Once the vaccination was developed and approved, it became part of the CDC guidelines for cruise line adult passengers to have their vaccination before boarding. Even with a vaccination, guests still needed to test before they boarded the cruise lines. As the vaccine was approved for younger age groups, those age groups were then also required to have the vaccine to travel. Passengers were required to be fully vaccinated unless they are exempt by some status.

Before boarding, cruise line passengers who tested positive, as well as their travel companions, were not allowed to board, depending on the cruise line and how long the cruise may be. Some passengers were allowed to board and then isolate, others would have to reschedule their trip. Trip insurance is a good buy these days.

Cruise Lines Letting Loose on Vaccine Policies

Carnival Cruise Line  (CCL) - Get Carnival Corporation Report has now removed pre-cruise testing for vaccinated guests and also welcomes unvaccinated guests to travel. Fully vaccinated guests traveling less than 16 nights with the cruise line will no longer be subjected to testing, but still must provide proof of their vaccination status. Unvaccinated travelers will only need to provide a negative covid test result to board the ships. All rules and regulations are still subject to the destination country’s guidelines.

According to the Healthy Sail Center for Royal Caribbean  (RCL) - Get Royal Caribbean Group Report, the cruise line has updated its covid vaccination protocol. The cruise line will now allow passengers regardless of vaccination status to board in some ports if the travelers meet the testing requirements. Testing requirements vary by cruise departure and destination. Check the cruise lines port departure for updated information on requirements.

There is, however, a major exception, at least for now, which is obvious when you look at the specific wording shared by the cruise line:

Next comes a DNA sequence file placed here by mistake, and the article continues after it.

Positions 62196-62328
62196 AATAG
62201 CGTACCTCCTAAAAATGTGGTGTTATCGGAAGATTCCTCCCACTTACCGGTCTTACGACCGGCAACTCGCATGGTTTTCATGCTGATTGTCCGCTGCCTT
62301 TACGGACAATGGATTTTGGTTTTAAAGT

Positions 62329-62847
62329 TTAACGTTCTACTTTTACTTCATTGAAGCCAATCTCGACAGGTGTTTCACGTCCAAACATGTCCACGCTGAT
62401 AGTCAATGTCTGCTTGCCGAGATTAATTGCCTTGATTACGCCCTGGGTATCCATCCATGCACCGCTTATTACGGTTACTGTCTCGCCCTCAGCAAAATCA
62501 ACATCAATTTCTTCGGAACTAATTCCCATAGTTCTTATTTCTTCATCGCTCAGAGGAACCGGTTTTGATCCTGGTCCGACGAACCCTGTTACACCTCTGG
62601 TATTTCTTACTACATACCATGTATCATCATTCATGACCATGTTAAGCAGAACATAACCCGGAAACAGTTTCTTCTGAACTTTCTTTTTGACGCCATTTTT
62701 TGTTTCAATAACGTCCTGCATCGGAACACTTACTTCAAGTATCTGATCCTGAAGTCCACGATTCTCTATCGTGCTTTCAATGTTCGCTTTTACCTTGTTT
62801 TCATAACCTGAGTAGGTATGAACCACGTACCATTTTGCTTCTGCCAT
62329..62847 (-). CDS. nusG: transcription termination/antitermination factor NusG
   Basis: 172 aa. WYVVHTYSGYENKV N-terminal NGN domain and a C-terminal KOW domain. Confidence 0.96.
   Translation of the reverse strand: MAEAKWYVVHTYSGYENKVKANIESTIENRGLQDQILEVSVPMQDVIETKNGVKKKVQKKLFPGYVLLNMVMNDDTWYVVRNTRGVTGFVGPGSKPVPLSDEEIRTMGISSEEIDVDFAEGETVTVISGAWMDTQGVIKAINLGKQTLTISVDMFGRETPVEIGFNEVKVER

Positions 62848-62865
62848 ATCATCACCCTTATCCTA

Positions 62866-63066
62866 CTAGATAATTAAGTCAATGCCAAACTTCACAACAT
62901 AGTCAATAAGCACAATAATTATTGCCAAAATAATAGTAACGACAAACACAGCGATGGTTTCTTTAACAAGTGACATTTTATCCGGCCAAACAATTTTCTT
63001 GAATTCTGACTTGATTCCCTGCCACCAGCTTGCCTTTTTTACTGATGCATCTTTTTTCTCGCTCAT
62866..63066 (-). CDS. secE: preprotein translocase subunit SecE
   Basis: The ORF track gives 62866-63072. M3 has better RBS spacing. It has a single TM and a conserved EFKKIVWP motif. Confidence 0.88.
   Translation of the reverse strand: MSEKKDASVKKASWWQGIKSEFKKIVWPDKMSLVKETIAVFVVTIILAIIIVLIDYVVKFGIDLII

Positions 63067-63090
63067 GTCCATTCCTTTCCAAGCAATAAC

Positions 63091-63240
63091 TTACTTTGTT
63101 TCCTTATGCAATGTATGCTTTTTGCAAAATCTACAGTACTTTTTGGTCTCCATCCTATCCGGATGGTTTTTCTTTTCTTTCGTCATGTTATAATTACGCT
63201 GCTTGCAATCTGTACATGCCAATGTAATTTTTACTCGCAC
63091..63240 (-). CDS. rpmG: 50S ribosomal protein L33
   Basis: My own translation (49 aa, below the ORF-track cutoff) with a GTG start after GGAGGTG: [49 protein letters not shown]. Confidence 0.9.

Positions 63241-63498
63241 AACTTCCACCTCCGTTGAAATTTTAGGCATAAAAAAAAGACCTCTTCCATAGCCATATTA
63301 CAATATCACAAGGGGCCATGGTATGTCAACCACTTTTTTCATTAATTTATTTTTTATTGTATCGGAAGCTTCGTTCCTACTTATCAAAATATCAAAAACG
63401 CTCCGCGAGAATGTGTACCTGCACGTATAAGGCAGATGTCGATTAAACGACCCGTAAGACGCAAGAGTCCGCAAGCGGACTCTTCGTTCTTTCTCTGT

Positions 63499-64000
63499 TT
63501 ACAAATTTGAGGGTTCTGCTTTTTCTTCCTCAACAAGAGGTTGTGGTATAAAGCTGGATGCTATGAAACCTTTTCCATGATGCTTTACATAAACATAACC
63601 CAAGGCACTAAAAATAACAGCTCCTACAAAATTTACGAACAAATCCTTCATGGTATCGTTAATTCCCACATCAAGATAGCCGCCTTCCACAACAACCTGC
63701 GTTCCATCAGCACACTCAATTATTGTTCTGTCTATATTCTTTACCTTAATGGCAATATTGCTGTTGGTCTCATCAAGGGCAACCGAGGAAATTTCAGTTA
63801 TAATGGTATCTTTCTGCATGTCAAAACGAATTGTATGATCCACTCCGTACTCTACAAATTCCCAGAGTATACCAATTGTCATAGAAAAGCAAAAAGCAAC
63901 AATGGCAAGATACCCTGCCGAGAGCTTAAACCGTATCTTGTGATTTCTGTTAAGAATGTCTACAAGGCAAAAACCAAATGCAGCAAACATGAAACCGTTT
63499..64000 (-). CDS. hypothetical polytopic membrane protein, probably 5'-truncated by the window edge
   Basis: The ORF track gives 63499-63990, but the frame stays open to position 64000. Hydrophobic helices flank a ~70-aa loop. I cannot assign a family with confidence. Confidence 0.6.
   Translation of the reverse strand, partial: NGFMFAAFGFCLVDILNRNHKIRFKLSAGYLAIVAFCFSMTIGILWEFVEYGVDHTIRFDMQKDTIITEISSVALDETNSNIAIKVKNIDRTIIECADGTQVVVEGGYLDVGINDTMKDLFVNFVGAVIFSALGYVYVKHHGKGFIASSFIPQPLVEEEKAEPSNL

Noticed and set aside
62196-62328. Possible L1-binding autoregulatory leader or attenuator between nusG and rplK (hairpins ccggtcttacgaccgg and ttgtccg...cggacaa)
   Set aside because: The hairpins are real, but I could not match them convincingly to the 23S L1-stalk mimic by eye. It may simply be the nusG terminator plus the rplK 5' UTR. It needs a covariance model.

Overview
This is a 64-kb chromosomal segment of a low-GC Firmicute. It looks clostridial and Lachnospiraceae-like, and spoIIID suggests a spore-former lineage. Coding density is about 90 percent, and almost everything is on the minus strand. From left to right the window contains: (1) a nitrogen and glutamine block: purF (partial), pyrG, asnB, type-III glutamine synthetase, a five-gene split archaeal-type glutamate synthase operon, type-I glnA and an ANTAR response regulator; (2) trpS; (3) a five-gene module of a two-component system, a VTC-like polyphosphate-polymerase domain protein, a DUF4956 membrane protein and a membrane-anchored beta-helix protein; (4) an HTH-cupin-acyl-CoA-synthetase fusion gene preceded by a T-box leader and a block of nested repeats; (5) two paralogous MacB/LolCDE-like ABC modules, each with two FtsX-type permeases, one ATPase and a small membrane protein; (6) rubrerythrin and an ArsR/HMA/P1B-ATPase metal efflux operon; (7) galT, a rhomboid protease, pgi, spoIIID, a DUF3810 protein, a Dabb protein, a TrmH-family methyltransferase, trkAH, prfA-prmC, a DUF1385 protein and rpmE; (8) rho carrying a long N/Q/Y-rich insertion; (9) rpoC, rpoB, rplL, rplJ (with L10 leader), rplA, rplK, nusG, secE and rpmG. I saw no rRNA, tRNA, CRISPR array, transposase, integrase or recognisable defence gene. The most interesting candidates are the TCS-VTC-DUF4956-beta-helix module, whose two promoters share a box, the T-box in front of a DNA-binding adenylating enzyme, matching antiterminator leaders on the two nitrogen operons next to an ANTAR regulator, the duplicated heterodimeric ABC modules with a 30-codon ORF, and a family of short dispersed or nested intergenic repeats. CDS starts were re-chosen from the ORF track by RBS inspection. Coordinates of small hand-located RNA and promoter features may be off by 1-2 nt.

"Starting with September 5 departures, all travelers regardless of vaccination status can cruise on the following itineraries, as long as they meet any testing requirements to board.

  • Cruises from Los Angeles, California.
  • Cruises from Galveston, Texas.
  • Cruises from New Orleans, Louisiana.
  • Cruises from a European homeport.

Notice that Florida, a major port for the cruise line, is not currently on the list.

In the U.S. aside from Florida, any guest with a valid negative covid test within the last three days will be able to board. These guests will also not be required to take a second test at the boarding terminal. Fully vaccinated guests do not need to provide proof of a negative covid test for shorter cruises. See the cruise line website for all updated information as it is subject to change.

Beginning Sept. 3, Norwegian Cruise Line  (NCLH) - Get Norwegian Cruise Line Holdings Ltd. Report is dropping its covid vaccine requirements for all its cruises. The cruise line stated that it is continuing to follow requirements for all destination countries, so guests traveling will want to check on destination vaccine and testing requirements. All guests 12 and older regardless of vaccination need to show proof of a negative test within 72 hours. Check NCL online for further instructions prior to travel.

The CDC has taken the stance that travelers are now well informed enough to make their own decisions when it comes to traveling on cruise lines. The travelers are taking their own assumed risk for their health and well-being. Cruise lines are now welcoming this new freedom for their passengers.